# Orbit Lab

Topics: Sun, Orbit, Planet Pages: 2 (710 words) Published: March 7, 2011
* Title of the Laboratory: Modeling the orbits of planets and satellites * Objective: Formulate models to inter the shape of orbits of planets and satellites. Collect and organize data for aphelion distances and perihelion distances of objects as they orbit the sun Draw conclusions about Kepler’s first and second laws of motion. * Materials: Piece of cardboard, metric ruler, sheet of blank, sharp pencil or pen, white paper, four small pieces or tape string (25cm), two push pins * Procedure: In the book says the procedure

* Data Table
Data Table|
Object| Eccentricity (e)| d(cm)| MeasuredA| MeasuredP| Experimentale| %Error| Circle| 0| 0| 10| 10| 0| 0|
Earth| 0.017| .28| 9.8| 7.6| .009| -9.1|
Pluto| 0.25| 4| 7.75| 5.8| 26| 4|
Comet| 0.70| 2.6| 9.8| 2.9| .16| 2.51|

* Questions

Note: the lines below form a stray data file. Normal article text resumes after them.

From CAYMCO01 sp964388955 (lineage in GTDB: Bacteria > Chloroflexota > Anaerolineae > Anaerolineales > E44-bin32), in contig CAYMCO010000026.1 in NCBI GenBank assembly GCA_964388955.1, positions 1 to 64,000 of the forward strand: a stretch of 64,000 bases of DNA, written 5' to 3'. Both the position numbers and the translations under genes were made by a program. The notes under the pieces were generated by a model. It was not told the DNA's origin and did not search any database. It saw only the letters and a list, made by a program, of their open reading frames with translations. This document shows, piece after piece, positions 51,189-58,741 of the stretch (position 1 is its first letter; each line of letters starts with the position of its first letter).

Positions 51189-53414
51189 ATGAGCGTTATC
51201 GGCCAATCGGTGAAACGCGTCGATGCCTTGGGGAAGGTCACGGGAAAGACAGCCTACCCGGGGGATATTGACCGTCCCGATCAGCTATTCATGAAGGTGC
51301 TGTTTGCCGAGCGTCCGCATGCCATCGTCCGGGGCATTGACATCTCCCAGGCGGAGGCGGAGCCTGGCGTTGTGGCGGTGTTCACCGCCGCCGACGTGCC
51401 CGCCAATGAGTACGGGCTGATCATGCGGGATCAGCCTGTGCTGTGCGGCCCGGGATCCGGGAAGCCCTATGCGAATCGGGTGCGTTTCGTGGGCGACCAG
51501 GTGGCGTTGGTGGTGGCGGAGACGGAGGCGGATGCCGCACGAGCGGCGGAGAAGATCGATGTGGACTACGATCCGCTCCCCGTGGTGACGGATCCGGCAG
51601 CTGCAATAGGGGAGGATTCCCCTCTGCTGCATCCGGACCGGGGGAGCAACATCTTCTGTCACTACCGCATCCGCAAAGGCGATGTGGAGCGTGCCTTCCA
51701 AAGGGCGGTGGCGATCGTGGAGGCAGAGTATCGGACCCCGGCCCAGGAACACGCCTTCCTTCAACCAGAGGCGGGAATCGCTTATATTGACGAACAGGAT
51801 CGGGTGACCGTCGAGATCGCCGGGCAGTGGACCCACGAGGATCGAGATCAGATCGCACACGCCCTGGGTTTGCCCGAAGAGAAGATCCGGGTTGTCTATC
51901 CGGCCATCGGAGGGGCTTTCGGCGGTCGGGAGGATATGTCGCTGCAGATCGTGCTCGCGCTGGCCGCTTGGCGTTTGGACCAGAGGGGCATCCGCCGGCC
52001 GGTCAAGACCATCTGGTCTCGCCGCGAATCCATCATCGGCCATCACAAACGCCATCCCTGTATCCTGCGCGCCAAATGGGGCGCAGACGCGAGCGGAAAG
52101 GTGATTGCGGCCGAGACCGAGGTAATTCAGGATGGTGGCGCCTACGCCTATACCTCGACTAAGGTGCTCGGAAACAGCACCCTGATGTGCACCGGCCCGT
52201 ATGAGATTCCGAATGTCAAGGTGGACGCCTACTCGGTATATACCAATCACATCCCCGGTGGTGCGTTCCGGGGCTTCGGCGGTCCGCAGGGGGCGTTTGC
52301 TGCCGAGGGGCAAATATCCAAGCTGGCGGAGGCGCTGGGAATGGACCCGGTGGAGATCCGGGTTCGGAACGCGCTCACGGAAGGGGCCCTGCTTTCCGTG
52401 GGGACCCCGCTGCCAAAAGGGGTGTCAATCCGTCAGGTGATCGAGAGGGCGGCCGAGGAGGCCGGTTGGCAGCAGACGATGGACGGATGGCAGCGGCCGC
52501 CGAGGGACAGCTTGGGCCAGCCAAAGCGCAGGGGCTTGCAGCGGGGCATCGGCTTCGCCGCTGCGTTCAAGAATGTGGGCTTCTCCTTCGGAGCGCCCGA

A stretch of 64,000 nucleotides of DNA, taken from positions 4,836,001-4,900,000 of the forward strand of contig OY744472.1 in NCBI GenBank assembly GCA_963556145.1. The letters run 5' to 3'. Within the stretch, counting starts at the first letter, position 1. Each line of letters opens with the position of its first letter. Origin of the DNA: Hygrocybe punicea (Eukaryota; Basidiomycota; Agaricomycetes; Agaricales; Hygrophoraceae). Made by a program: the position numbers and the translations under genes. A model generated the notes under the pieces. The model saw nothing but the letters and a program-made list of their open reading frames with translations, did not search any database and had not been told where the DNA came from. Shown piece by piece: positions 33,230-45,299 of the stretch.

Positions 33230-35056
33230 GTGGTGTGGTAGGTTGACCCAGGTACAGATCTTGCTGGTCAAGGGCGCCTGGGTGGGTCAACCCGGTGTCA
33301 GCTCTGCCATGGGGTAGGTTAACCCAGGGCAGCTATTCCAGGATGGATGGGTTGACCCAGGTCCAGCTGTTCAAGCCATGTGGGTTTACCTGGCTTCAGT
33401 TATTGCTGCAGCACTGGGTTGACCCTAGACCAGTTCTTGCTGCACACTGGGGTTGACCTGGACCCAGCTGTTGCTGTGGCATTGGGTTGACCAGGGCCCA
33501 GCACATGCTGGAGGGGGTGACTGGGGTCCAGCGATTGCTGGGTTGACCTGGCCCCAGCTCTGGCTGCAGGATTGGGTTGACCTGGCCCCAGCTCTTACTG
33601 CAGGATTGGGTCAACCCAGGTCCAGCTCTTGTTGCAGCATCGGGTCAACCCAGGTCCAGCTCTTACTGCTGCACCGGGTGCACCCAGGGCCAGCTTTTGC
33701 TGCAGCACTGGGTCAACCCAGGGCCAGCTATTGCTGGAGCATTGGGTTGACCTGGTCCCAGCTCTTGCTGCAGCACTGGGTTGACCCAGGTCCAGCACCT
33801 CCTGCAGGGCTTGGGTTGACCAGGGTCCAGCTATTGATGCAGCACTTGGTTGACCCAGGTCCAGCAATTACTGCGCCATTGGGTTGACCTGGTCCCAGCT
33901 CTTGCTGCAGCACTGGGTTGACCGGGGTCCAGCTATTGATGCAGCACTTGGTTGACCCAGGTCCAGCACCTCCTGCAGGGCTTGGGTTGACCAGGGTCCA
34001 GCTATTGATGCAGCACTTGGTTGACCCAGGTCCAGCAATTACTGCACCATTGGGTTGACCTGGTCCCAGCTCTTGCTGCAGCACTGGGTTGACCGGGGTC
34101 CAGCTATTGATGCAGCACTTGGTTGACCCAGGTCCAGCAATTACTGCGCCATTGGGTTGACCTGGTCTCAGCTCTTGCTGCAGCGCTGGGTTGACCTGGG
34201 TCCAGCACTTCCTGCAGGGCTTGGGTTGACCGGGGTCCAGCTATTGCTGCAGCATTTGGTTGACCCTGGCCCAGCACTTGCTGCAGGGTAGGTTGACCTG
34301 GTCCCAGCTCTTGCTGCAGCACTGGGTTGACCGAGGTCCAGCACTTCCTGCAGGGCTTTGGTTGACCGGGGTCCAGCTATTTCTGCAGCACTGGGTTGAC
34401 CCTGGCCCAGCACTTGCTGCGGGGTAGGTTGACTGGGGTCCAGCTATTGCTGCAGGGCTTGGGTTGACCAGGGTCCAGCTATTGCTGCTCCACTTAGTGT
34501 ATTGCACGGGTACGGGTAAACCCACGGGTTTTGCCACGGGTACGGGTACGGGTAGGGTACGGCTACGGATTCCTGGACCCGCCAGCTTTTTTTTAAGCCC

1. Measure the aphelion distance, A, by measuring the distance between one focus and the farthest point in the orbit along the major axis. Record your data in the data table. 2. Measure the perihelion distance, P, by measuring the closest distance between one focus and the closest point in the orbit along the major axis. Record the data in the data table. 3. Calculate the experimental eccentricity for each of the objects and record your data in the data table. Use the following equation: 4. Error analysis calculates the percent error for each object using the experimental eccentricities compared to the known eccentricities. Record your values in the data table 5. Analyze why is the shape of the orbit with e = 0 a circle? * An object orbits in an ellipse and a circle is a ellipse where the eccentricity is zero. 6. Compare how does earth’s orbit compare to a circle? * the earth's orbit is in the shape of an ellipse, which is pretty much like an oval, however its really close to a circle, in the earth's case, just a little bit squished 7. Observe which of the orbits...